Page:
How Are Ski Moguls Made? – All You Need To Know

The adventurous skiers enjoy the bumps that run along mountains as they ski. The bumps teach skiers about speed and control, and it improves their practice. It also gives them a thrill. For these reasons, many skiers prefer skiing on bumps rather than smooth slopes. However, these exciting terrain elements origin has yet to be well-known. So, how are ski moguls made?

The bumps present on ski slopes are called ski moguls. Moguls are a result of skiing on ungroomed snow. The skis push the snow into piles, which become hard bumps over time. Many mogul ski championships happen to judge the skills of professional skiers needed to mauver these snow bumps.

Before beginning mogul skiing, it is crucial to understand the nature, importance, and equipment a skier should use for the best performance. Read on to learn more about ski moguls.

Related: Best Mogul Skis For The Season

How Do Moguls Form?

Moguls are natural phenomena that occur due to skiing. They form when skiers ski on a lightly groomed or ungroomed slope, and the skis push away the snow to the sides. This snow gathers and forms heaps and piles of accumulated snow. The heaps then freeze, and skiers ski across them and carve them into rounded mounds or bumps called moguls.

Once a skier has paved a path, more skiers follow the same line. Through this, more snow accumulates in the same spots and forms more heaps, creating moguls.

Moguls occur on all ski trails that are untouched by terrain grooming equipment. It is how moguls used to be present on slopes naturally before there were machines for grooming slopes.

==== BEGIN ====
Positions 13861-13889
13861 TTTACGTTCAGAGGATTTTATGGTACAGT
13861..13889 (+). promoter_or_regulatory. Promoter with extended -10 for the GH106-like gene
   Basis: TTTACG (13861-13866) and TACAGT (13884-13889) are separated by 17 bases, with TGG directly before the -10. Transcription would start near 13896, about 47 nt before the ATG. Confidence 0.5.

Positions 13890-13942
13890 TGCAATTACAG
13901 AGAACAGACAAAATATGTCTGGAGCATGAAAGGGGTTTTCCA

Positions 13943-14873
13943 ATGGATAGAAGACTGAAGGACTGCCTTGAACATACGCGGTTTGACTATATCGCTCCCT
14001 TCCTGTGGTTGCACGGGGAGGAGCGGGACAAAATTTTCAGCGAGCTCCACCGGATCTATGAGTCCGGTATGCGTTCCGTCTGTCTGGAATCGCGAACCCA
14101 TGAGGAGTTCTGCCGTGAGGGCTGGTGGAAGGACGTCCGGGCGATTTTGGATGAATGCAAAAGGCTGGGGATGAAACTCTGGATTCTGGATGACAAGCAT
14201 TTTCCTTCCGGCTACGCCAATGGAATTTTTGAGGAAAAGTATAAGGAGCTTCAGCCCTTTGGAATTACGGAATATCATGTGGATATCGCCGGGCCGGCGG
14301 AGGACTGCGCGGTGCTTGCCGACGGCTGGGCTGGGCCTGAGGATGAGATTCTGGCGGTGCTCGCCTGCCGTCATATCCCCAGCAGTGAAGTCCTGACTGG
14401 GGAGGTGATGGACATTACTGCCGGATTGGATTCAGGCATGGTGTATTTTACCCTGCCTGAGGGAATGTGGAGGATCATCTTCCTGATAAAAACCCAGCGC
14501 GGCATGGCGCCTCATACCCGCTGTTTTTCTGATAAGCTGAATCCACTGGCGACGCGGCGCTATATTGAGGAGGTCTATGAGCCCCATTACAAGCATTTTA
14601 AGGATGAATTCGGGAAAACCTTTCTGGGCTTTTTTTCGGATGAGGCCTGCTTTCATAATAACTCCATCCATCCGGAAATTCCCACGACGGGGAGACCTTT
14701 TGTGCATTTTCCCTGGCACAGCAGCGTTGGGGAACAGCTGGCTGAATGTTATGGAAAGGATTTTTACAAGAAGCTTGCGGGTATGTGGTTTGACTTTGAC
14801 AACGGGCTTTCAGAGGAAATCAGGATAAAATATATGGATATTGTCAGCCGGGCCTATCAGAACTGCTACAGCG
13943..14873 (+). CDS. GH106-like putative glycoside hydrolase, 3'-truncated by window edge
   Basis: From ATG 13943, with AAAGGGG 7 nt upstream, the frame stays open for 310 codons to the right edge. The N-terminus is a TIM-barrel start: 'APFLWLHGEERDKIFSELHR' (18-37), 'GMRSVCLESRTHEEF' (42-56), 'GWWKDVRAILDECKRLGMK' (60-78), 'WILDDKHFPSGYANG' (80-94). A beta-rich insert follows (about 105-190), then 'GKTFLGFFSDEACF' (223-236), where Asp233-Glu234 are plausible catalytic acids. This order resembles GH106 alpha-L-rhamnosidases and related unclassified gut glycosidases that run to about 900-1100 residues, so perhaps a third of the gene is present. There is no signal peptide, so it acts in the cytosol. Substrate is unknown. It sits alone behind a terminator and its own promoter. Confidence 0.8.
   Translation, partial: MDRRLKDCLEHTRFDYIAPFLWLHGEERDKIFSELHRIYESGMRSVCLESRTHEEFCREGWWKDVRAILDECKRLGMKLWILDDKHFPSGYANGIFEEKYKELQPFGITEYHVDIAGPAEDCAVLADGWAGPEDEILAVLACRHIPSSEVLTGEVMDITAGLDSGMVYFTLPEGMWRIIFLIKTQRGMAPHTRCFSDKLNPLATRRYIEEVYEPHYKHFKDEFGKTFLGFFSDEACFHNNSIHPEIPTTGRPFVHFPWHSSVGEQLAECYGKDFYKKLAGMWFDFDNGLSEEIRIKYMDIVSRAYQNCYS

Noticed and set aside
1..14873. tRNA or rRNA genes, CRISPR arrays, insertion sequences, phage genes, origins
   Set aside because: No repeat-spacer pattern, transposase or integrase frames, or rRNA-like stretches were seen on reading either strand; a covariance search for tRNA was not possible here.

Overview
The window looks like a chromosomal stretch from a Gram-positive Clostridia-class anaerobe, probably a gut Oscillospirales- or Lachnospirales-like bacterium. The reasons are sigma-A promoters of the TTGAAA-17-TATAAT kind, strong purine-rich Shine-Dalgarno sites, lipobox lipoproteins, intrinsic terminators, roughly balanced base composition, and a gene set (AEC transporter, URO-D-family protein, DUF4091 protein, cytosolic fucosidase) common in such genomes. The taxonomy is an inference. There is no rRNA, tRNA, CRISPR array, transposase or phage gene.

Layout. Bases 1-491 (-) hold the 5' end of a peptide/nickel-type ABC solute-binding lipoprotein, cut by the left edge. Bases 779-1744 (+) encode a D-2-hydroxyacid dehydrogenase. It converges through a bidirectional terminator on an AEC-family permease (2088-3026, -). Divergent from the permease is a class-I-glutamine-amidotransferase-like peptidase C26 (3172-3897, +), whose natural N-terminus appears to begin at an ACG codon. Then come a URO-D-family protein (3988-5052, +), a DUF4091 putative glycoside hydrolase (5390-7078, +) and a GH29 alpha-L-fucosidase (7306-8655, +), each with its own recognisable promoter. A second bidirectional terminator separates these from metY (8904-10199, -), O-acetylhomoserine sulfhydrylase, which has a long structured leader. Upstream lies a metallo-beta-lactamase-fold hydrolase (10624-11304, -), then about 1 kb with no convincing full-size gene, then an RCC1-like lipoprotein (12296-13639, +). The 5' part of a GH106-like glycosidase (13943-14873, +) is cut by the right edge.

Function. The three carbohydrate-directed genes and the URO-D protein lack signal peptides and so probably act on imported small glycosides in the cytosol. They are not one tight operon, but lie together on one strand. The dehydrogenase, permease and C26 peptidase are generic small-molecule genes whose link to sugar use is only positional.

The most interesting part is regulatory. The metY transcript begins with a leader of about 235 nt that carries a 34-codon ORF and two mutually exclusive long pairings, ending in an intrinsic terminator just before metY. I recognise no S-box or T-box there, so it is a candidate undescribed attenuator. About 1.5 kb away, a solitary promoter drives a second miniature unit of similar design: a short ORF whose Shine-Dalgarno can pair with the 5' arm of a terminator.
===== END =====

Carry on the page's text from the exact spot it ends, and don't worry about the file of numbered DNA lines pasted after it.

How Are Moguls Made Artificially?

On competition courses, machines create moguls, unlike other slopes where the skiers create them naturally through regular skiing.

These days, people use snowcat plows to create a rough shape of moguls. Once done, hands smoothen out the moguls. The moguls that become a part of the Olympic games are 3.5m apart, and athletes take under 30 seconds to complete a course on a slope of around 28 degrees and approximately 235m long. The workers have the option of making the mogul quick or lengthy.

Other than competitions, people prefer natural moguls as they are easier to maneuver for all levels of skiers.

How Can You Tell If Moguls Are Natural Or Artificial?

There are very few differences between naturally occurring moguls and artificially made moguls. Here are a few:

Naturally Occurring Moguls

Moguls that form through a crowd’s skiing process are known as “carved snow.” They are uneven and all over the place. Skiers ski wherever they want in a terrain. The most run-down areas create moguls and enhance the fun of the ski experience.

Natural moguls do not allow the skier to have a strategic and well-thought skiing plan of lefts and rights. As the terrain is uneven, you must judge the situation and shred the bumps to your understanding. 

Artificial Moguls

Moguls that machines create look like huge cartons of eggs. They are not as smooth as the natural bumps on the snow. Instead, they are crisper, and almost all the moguls look the same, as they have a mechanical design and making. 

Artificial moguls are a faster terrain; people skiing the turf can map out the turns by observing previous bumps.  

How Did Mogul Skiing Start?

Freestyle skiing is a mixture of sport and acrobatics. Freestyle skiers experiment with various events, but two have been constant throughout sports: aerials and moguls.

The term “mogul” is from the German word Mugel, meaning “mound.” Mogul skiing became famous in 1971, and many professional mogul competitions and bump tours started showing up in the athletic industry.

Are Moguls Challenging To Ski?

Mogul terrain makes it difficult for the skier to control their speed. The landscape is three-dimensional, and there are high-edge angles. Skiing in such a terrain produces carving in the slopes and increases speed. Unless you are a professional skier and you have lightning-fast reflexes, this could be a significant problem.